Given the Hamiltonian $\hat{H}=\hat{x}\hat{p}^2\hat{x}$ with position operator $\hat{x}$ and momentum operator $\hat{p}$, I should give an explicit expression for the measure of the path integral, $$ \int\mathcal{D}[x(t)]\exp\left\{\frac{i}{\hbar}S[x(t)]\right\}, $$ wherein $$ S[x(t)]=\int dt\mathcal{L}(x,\dot{x}), $$ is the action with $\mathcal{L}$ being the Lagrangian.

I thought of two approaches on how to find an explicit expression for the path integral:

1. Reverse the Legendre transformation to find the Lagrangian

We first need to relate the momentum operator with the time derivative of the position operator, e.g. $$ \frac{d\hat{x}}{dt}=[\hat{x},\hat{H}]=2i\hbar\hat{p}, $$ using the canonical commutation relation $[\hat{x},\hat{p}]=i\hbar$.

Finally, the Lagrangian is obtained via, $$ \mathcal{L}(\hat{x},d\hat{x}/dt)=\hat{p}\frac{d\hat{x}}{dt}-H(\hat{x},d\hat{x}/dt)=2i\hbar\left(\frac{1}{2i\hbar}\frac{d\hat{x}}{dt}\right)^2-\hat{x}\left(\frac{1}{2i\hbar}\frac{d\hat{x}}{dt}\right)\hat{x}. $$

I don't know how to proceed from here. Inserting the Lagrangian into the action won't give us any new insights.

2. Derive the path integral formalism from the time evolution operator

This approach is inspired by the derivation used by Shankar in "Principles of Quantum Mechanics 2nd Edition, p. 585".

We start with the time evolution operator in position represenation, $$ U(x_0,x_n,t)=\langle x_0\mid \exp\left[\frac{it}{\hbar}\hat{H}\right]\mid x_n\rangle, $$ and define $\epsilon=t/N$ where we assume $\epsilon\ll1$, thus, $$ U(x_0,x_n,t)=\langle x_0\mid \exp\left[\frac{i\epsilon}{\hbar}\hat{H}\right]^N\mid x_n\rangle=\langle x_0\mid \exp\left[\frac{i\epsilon}{\hbar}\hat{H}\right]\dots\exp\left[\frac{i\epsilon}{\hbar}\hat{H}\right]\mid x_n\rangle+\mathcal{O}(\epsilon^2), $$ where we have used the Baker-Campbell-Hausdorff formula and neglected higher orders of $\epsilon$.

We can now use the completeness identity for the position operator to obtain, $$ U(x_0,x_n,t)=\int dx_1\dots dx_{n-1}\langle x_0\mid \exp\left[\frac{i\epsilon}{\hbar}\hat{H}\right]\mid x_1\rangle\dots\langle x_{n-1}\mid\exp\left[\frac{i\epsilon}{\hbar}\hat{H}\right]\mid x_n\rangle+\mathcal{O}(\epsilon^2). $$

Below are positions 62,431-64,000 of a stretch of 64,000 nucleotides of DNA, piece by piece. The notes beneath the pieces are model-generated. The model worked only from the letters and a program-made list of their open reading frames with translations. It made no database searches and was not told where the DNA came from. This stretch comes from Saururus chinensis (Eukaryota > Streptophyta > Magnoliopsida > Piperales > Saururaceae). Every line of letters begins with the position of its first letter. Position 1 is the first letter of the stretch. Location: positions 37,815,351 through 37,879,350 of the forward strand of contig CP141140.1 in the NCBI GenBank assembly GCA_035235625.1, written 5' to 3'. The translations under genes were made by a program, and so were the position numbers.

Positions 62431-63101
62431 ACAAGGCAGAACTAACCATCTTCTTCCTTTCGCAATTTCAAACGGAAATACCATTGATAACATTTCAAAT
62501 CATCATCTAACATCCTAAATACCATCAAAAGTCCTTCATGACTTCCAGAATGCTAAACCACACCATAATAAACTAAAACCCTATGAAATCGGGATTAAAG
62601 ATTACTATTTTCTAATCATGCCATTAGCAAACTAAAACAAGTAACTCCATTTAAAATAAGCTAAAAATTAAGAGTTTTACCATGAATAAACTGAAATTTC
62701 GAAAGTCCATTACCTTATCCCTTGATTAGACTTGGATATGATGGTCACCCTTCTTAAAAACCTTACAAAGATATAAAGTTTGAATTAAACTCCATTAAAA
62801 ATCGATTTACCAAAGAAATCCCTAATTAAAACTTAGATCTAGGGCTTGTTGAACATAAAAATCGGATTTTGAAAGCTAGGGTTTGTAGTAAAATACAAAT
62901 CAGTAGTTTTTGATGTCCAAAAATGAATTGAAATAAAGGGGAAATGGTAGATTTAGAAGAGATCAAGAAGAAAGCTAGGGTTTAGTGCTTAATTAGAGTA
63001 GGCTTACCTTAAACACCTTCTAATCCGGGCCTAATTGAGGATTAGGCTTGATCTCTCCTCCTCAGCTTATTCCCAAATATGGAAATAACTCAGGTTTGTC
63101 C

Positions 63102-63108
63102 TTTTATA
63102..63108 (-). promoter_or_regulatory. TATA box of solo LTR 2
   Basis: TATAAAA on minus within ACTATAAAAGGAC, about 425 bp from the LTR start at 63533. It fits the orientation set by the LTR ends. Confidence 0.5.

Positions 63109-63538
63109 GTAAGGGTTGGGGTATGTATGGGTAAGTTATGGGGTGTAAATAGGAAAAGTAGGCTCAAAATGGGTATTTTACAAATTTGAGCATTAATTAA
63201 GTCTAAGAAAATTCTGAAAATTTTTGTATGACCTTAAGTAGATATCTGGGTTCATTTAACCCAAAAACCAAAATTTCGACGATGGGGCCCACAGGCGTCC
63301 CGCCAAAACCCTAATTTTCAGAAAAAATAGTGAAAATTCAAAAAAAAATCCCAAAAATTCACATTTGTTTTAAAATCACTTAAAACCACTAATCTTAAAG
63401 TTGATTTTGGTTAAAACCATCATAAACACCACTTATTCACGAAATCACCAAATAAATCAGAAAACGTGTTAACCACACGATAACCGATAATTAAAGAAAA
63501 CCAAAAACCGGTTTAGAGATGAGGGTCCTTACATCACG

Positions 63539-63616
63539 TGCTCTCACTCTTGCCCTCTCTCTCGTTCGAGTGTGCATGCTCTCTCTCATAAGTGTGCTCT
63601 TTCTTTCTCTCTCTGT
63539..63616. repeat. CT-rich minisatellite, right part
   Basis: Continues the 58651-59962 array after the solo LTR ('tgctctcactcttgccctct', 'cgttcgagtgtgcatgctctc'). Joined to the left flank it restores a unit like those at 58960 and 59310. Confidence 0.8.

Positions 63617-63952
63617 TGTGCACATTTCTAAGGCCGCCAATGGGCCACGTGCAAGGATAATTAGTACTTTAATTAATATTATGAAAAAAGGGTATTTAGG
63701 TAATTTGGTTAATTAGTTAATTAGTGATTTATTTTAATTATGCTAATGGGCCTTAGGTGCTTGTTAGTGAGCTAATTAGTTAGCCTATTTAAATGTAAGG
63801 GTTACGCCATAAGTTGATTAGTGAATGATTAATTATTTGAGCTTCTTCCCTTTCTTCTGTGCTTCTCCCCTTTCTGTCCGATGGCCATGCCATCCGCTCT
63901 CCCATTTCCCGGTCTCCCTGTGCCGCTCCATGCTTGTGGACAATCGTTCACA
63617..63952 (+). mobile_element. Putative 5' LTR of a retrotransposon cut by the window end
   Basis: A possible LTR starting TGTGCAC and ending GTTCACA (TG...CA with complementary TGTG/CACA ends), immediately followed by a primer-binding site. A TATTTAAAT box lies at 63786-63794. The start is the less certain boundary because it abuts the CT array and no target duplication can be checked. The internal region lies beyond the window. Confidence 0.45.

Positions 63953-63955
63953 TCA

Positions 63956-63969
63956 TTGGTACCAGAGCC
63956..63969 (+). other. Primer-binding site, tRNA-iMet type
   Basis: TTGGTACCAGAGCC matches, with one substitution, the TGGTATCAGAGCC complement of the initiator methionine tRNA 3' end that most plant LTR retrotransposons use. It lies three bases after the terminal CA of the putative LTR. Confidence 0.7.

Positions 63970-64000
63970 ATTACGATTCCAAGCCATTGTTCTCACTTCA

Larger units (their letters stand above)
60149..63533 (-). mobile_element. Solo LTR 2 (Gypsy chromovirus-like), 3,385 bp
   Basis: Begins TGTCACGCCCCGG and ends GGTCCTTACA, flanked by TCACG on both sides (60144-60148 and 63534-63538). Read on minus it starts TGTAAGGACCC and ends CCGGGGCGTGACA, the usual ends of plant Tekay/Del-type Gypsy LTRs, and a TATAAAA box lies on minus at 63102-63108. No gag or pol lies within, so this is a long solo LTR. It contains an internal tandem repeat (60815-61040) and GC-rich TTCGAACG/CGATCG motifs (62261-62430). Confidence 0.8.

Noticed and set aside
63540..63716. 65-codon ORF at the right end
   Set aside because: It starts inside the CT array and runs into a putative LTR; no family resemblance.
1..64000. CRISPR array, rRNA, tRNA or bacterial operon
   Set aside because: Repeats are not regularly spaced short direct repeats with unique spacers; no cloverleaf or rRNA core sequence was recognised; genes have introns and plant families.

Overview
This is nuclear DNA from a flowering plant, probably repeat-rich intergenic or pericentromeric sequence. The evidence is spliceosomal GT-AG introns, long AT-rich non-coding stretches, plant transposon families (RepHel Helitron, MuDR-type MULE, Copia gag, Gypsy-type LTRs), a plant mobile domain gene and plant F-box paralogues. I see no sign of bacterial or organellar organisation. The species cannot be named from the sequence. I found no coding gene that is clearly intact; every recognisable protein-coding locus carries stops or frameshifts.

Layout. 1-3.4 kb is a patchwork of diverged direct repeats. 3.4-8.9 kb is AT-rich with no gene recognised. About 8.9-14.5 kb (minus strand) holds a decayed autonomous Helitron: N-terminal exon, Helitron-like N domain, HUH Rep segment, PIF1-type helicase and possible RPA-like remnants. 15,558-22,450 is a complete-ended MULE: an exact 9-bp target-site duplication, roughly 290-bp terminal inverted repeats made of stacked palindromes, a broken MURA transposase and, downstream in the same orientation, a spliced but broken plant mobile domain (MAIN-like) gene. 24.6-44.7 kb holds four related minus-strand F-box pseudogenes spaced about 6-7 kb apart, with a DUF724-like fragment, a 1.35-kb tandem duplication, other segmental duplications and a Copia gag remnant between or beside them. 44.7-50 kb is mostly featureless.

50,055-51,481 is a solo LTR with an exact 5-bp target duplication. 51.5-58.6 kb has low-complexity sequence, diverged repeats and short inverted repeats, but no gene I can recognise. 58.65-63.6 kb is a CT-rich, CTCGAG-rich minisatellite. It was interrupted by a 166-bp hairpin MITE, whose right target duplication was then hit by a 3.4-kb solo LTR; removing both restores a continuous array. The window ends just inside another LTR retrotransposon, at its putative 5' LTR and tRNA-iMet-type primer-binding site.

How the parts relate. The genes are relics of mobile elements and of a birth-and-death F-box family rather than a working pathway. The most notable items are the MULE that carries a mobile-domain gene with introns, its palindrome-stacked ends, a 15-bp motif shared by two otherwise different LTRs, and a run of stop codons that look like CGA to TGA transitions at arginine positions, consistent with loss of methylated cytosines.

Using the completeness relation in momentum space, we can give an expression for the matrix elements, $$ \langle x_{n-1}\mid\exp\left[\frac{i\epsilon}{\hbar}\hat{H}\right]\mid x_n\rangle=\sum^\infty_{m=0}\frac{(i\epsilon/\hbar)^m}{m!}\langle x_{n-1}\mid\hat{x}\hat{p}^2\hat{x}\mid x_n\rangle=\sum^\infty_{m=0}\frac{(i\epsilon/\hbar)^m}{m!}x_nx_{n-1}\delta^{(2m)}(x_n-x_{n-1}), $$ wherein $\delta^{(2m)}$ denotes the $2m$ derivative with respect to the argument of the $\delta$ distribution.

However, this expression does not appear to be of much help.

Are these approaches the any good? How do I find an explicit expression for the measure of the path integral?

  • 2
    $\begingroup$ @bodokaiser what units are you using? Also $ \int\mathcal{D}[x]\exp\left\{\frac{i}{\hbar}S[x]\right\}, $ can only be used for quadratic Hamiltonian but your Hamiltonian is quartic so you have go for this $ \int\mathcal{D}[x]\mathcal{D}[p]\exp\left\{\frac{i}{\hbar}M[x,p]\right\}, $ where$ M[x,p]=\int dt(p\dot{x}-\mathcal{H}(x,\dot{x})) $ Note that p in above definition of M is not canonical conjugate momentum otherwise M $=$ S. See Mosel Path integrals in Field theory $\endgroup$
    – aitfel
    Dec 3, 2019 at 14:06

1 Answer 1


Just a tangential lark, not the answer to your question. The ordering issues you have and the fact the x-space eigenfunctions of your hamiltonian are unnormalizable monomials in x may entail complications. Nevertheless, you might well get a grip on the problem by considering an obvious point transformation to y-space.

Set $\hbar=1$, i.e. absorb it in variables of your choice, for simplicity. In that case, $$ \hat H= \hat x \hat p^2 \hat x = (\hat x \hat p)^2 -i\hat x \hat p , $$ whose representation in x-space is but $$ -x\partial_x x \partial_x - x\partial_x ~. $$ Now make a point transformation, $$ \hat x = \exp (\hat y), $$ so, in y-space, the Hamiltonian presents as an almost free (complete the square) Hamiltonian, $$ H= -\partial_y^2 -\partial_y . $$ So work in the y-basis, eigenstates of $\ln \hat x$, $$ \hat y | y\rangle = y | y \rangle . $$ The evolution operator then is all but trivial, $$ e^{-it \hat H}= \int \!\! dy ~ | y\rangle e^{it(\partial_y^2 + \partial_y)} \langle y| , $$ so the exact NR propagator is essentially the free one, $$ \langle y''| e^{-it \hat H} | y'\rangle= \int \!\!dy ~ \delta (y'' -y ) e^{it(\partial_y ^2+ \partial_y)} \delta (y-y') \\ = e^{it(\partial_{y''}^2 + \partial_{y''})} \delta (y''-y') =e^{it\partial_{y''}^2 } ~\delta (y''+it-y') \\ \frac{1}{2\pi} \int \! \! dk ~ e^{-ik^2 t} e^{ik(y''+it-y')}= \frac{e^{i(y''+it-y')^2/4t} }{\sqrt{4\pi it}} ~~ . $$

Of course, in y-space the Lagrangian is trivial, as well.


Your Answer

By clicking “Post Your Answer”, you agree to our terms of service and acknowledge you have read our privacy policy.

Not the answer you're looking for? Browse other questions tagged or ask your own question.